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Role of Macronutrients in Cotton Production

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Cotton Production and Uses

Abstract

Sound nutrition plays a key role in enhancing cotton yield. As cotton undergoes vegetative and reproductive growth at the same time, its nutritional requirements are dissimilar, compared to other field crops. Cotton is grown as an annual crop with an indeterminate growth pattern. The vegetative branching provides a potential fruiting place except under abiotic and biotic stresses. Moreover, cotton has a deep root system with low density of roots in the surface layer of soils where availability of nutrients is high. The rooting system makes cotton crop more dependent on the subsoil for nutrition. A continuous supply of nutrients is required to sustain morphogenesis. The rate of both nutrients absorption and dry matter production increases progressively during the seedling, vegetative, and fruiting periods and peaks near the end of the bloom period. Nitrogen, phosphorus, and potassium are required in large quantities and are limited in many soils. The deficiencies of macro- and micronutrients decrease plant growth and development, and consequently seed cotton yield is reduced. The deficiency of phosphorous (P), calcium (Ca), potassium (K), boron (B), magnesium (Mg), and zinc (Zn) affects fruit production in cotton than vegetative growth, while the deficiencies of nitrogen (N), sulfur (S), molybdenum (Mo), and manganese (Mn) affect equally vegetative and reproductive growth of cotton. A bevy of literature concerning the role of macronutrients in growth and development is presented in the following paragraphs.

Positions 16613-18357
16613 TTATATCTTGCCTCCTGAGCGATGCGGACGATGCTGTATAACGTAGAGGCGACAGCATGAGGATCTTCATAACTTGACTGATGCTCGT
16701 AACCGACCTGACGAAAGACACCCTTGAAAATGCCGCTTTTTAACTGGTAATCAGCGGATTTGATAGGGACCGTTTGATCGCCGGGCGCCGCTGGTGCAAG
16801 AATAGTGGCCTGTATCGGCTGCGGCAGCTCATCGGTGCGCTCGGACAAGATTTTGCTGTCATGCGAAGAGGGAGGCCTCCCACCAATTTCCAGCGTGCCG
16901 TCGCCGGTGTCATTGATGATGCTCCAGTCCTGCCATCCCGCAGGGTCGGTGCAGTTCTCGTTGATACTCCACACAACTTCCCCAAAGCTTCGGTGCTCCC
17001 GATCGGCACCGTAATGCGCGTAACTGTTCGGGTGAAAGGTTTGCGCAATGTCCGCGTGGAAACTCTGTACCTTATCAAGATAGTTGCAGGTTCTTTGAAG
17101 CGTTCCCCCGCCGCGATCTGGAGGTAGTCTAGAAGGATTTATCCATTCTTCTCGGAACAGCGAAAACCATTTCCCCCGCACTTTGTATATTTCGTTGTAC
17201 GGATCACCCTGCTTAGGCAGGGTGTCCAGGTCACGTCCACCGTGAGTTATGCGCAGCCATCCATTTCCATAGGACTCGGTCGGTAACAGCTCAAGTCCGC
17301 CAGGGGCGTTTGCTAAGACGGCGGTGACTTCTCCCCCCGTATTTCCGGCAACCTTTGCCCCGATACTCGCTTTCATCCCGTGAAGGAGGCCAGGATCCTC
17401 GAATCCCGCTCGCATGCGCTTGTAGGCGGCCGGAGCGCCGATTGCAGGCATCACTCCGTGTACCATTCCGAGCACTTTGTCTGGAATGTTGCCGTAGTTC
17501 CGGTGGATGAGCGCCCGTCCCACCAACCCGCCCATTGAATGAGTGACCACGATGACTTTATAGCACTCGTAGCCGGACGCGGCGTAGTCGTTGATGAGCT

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Abbreviations

B:

Boron

Ca:

Calcium

CEC:

Cation exchange capacity

CO2 :

Carbon dioxide

GHGs:

Greenhouse gases

K:

Potassium

Mg:

Magnesium

Mn:

Manganese

Mo:

Molybdenum

N:

Nitrogen

NH4 + :

Ammonium

NO3 :

Nitrate

P:

Phosphorous

S:

Sulfur

Zn:

Zinc

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Ahmed, N. et al. (2020). Role of Macronutrients in Cotton Production. In: Ahmad, S., Hasanuzzaman, M. (eds) Cotton Production and Uses. Springer, Singapore. https://doi.org/10.1007/978-981-15-1472-2_6

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